Field Guide for Controlling Silica Dust Exposure on Asphalt Paving Machines
This four-page guidance contains a review of dust controls that are now available on half-lane and larger asphalt pavement milling machines as the result of a successful ten-year collaborative effort by industry, management, labor, and government through the Silica/Asphalt Milling Machine Partnership. Members of the Partnership include the National Asphalt Pavement Association, numerous paving contractors, all U.S. and foreign manufacturers of milling machines sold in the U.S., the
Association of Equipment Manufacturers, the International Union of Operating Engineers, the Laborers' International Union of North America, OSHA, NIOSH, and FHA. The guidance explains how to reduce silica dust exposure and how to maintain dust control systems through a daily dust control checklist.
The Facts About Silica
According to the National Institute for Occupational Safety and Health (NIOSH),
- inhaling respirable crystalline silica can cause silicosis, a debilitating and potentially fatal lung disease. Silica exposure has also been associated with lung cancer, chronic obstructive pulmonary disease (COPD), and renal disease
- at least 1.7 million American workers in a variety of industries and occupations, including construction, are exposed to respirable crystalline silica and many workers’ exposures exceed current occupational exposure limits
- 0.05 mg/m3 is NIOSH’s respirable crystalline silica Recommended Exposure Limit (REL) to reduce the risk of developing silicosis, lung cancer, and other adverse health effects
- silica dust controls such as ventilation controls used in combination with water-spray controls on asphalt pavement milling machines can consistently reduce exposures below the NIOSH REL and the proposed Occupational Safety and Health Administration (OSHA) Permissible Exposure Limit (PEL)
Silica/Asphalt Milling Machine Partnership
These guidelines and the dust controls that are now available on half-lane and larger asphalt pavement milling machines are the result of a successful ten-year collaborative effort by industry, management, labor, and government through the Silica/Asphalt Milling Machine Partnership. The Partnership was established in 2003 to find a way to control workers’ exposure to respirable crystalline silica during asphalt pavement milling in highway construction. Members of the Partnership include the National Asphalt Pavement Association, numerous paving contractors, all U.S. and foreign manufacturers of milling machines sold in the U.S., the Association of Equipment Manufacturers, the International Union of Operating Engineers, the Laborers' International Union of North America, the Occupational Safety and Health Administration, the Federal Highway Administration, and the Centers for Disease Control and Prevention National Institute for Occupational Safety and Health.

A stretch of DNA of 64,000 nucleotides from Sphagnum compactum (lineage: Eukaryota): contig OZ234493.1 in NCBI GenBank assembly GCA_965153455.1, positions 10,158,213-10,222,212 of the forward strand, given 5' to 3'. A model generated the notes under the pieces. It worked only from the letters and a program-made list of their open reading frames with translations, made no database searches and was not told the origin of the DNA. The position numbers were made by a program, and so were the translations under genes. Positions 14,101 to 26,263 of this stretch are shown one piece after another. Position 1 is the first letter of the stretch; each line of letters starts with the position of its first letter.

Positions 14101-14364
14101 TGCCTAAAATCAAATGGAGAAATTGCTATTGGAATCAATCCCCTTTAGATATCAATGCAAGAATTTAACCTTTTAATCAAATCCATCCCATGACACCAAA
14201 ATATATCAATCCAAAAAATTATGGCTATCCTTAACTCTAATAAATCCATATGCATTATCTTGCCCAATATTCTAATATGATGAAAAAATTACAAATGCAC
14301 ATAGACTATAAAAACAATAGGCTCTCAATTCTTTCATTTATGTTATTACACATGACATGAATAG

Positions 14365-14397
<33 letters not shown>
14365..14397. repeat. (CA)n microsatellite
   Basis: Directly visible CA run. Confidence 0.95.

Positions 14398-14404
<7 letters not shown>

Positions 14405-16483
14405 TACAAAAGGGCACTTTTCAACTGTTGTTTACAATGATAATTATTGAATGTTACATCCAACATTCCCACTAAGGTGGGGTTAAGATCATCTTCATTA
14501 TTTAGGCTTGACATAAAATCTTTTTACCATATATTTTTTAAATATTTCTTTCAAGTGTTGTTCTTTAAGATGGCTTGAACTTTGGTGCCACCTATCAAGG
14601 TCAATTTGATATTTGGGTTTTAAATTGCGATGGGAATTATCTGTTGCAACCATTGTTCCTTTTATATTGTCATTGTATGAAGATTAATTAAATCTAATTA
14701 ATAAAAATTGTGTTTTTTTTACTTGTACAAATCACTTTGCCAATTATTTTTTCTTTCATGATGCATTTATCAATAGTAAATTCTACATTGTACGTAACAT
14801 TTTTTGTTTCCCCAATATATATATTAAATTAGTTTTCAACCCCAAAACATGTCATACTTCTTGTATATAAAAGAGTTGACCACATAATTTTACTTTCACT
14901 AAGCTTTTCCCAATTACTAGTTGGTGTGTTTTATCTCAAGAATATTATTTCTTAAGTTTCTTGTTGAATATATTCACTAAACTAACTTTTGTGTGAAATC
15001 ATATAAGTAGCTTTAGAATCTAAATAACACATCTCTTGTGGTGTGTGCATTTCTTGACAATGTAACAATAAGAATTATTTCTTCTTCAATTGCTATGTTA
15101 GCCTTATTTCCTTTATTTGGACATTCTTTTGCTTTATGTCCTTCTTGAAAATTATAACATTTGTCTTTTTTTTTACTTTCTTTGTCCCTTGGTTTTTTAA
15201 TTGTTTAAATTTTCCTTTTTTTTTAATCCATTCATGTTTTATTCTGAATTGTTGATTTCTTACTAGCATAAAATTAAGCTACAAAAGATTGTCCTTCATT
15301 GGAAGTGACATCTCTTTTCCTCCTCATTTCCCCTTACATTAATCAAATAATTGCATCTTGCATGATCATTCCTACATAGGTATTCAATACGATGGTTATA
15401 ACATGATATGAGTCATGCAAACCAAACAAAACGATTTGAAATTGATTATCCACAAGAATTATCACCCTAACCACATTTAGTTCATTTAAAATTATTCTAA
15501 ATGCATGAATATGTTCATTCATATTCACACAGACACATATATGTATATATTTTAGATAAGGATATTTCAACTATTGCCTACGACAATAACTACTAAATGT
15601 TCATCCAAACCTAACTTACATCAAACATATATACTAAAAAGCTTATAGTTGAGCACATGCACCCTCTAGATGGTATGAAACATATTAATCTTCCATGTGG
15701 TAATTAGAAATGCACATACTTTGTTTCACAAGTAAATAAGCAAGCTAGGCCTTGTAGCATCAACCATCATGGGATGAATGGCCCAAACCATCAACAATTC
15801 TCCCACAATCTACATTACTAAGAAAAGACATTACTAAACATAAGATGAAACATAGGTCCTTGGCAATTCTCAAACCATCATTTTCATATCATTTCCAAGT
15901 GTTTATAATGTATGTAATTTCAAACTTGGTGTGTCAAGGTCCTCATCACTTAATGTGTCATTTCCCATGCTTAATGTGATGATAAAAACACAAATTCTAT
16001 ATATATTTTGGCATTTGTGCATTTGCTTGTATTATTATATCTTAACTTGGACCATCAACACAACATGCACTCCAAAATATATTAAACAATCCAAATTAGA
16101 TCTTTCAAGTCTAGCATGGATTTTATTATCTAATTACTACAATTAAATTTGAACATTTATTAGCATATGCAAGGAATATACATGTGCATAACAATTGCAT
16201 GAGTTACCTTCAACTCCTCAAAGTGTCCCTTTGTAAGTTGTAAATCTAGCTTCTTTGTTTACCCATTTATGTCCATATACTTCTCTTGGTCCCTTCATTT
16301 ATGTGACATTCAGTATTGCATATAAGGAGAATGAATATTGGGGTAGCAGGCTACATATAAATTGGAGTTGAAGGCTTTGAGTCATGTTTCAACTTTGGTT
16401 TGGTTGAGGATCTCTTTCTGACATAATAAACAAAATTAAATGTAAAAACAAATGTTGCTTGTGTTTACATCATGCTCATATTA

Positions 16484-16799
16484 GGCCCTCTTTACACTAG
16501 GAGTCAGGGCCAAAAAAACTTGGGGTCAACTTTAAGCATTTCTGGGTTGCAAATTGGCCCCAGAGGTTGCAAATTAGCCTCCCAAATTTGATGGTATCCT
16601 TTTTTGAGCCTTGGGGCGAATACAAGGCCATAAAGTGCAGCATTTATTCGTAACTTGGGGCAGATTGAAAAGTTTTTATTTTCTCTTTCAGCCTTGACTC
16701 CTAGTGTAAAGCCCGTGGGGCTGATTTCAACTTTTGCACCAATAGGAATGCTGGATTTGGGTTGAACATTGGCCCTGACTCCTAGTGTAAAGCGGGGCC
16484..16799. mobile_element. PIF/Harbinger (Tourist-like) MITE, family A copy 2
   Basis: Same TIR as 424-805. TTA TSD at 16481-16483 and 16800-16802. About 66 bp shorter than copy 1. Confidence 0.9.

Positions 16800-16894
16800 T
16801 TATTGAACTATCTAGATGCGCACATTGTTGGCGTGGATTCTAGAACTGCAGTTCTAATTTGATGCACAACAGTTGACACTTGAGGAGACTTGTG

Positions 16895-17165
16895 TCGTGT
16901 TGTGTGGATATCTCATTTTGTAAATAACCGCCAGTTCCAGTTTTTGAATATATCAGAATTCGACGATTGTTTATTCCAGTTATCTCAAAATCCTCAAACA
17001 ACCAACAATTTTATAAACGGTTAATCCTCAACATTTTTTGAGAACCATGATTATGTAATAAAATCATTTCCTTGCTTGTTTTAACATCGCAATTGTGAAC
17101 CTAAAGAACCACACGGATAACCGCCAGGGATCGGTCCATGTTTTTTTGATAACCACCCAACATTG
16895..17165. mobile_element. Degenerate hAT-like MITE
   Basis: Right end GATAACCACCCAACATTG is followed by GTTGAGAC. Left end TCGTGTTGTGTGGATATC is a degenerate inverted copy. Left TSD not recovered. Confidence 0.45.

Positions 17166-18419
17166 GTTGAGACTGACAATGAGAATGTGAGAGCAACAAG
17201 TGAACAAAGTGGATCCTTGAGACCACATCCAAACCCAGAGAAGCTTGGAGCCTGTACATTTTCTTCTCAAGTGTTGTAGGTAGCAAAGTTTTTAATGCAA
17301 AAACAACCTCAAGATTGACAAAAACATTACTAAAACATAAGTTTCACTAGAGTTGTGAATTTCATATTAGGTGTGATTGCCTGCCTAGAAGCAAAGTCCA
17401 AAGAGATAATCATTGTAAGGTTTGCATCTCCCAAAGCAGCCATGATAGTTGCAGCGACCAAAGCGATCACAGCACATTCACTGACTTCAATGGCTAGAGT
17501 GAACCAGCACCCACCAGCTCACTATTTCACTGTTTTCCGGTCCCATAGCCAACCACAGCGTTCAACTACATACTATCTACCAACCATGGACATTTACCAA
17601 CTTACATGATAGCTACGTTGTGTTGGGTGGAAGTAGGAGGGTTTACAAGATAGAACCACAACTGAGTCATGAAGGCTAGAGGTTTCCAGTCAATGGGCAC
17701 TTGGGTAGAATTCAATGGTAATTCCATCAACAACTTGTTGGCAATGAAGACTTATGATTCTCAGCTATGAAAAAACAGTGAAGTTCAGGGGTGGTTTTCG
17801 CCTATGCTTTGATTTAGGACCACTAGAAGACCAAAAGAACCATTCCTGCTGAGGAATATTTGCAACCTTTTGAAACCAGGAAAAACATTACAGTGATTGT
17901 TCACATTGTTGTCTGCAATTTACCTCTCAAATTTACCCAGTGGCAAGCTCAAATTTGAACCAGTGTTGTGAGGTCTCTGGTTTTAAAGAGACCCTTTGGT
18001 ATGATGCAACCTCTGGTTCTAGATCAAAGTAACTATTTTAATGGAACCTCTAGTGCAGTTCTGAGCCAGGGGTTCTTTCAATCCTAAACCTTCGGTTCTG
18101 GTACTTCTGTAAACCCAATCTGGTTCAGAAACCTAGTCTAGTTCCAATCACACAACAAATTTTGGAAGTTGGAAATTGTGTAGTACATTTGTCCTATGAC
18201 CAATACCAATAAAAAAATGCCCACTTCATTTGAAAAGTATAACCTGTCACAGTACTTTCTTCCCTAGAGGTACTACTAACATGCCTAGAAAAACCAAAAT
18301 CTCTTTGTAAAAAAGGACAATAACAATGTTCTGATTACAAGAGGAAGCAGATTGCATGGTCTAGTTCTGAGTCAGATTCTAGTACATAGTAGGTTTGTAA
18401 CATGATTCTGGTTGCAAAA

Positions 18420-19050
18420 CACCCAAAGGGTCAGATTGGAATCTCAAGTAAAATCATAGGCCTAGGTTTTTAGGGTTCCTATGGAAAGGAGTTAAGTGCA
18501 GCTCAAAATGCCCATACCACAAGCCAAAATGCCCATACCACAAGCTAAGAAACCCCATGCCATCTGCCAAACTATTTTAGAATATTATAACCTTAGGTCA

What You Can Do to Reduce Silica Dust Exposure
Recognize the hazard.
Milling, cutting, or otherwise disturbing asphalt pavement can create airborne dust containing silica. Pay attention to wind direction and any visible dust emissions.
Use ventilation and water-spray controls on asphalt pavement milling machines.
Water-spray plus ventilation controls are collectively considered to be the best practice approach to asphalt pavement milling dust control. Ventilation controls used in combination with water-spray controls can consistently reduce exposures below the NIOSH REL. Typical ventilation controls designed to reduce silica exposures on asphalt pavement milling machines include a collection hood, fan, and ductwork as shown in Figure 1. Milling machines should also be designed to allow the operator to temporarily turn the ventilation control off when milling into the wind. If the ventilation control can be shut off, however, then a feature should be in place to automatically turn the ventilation control back on when it has been off for longer than 60 minutes. Water-spray controls should always remain ON regardless of wind direction.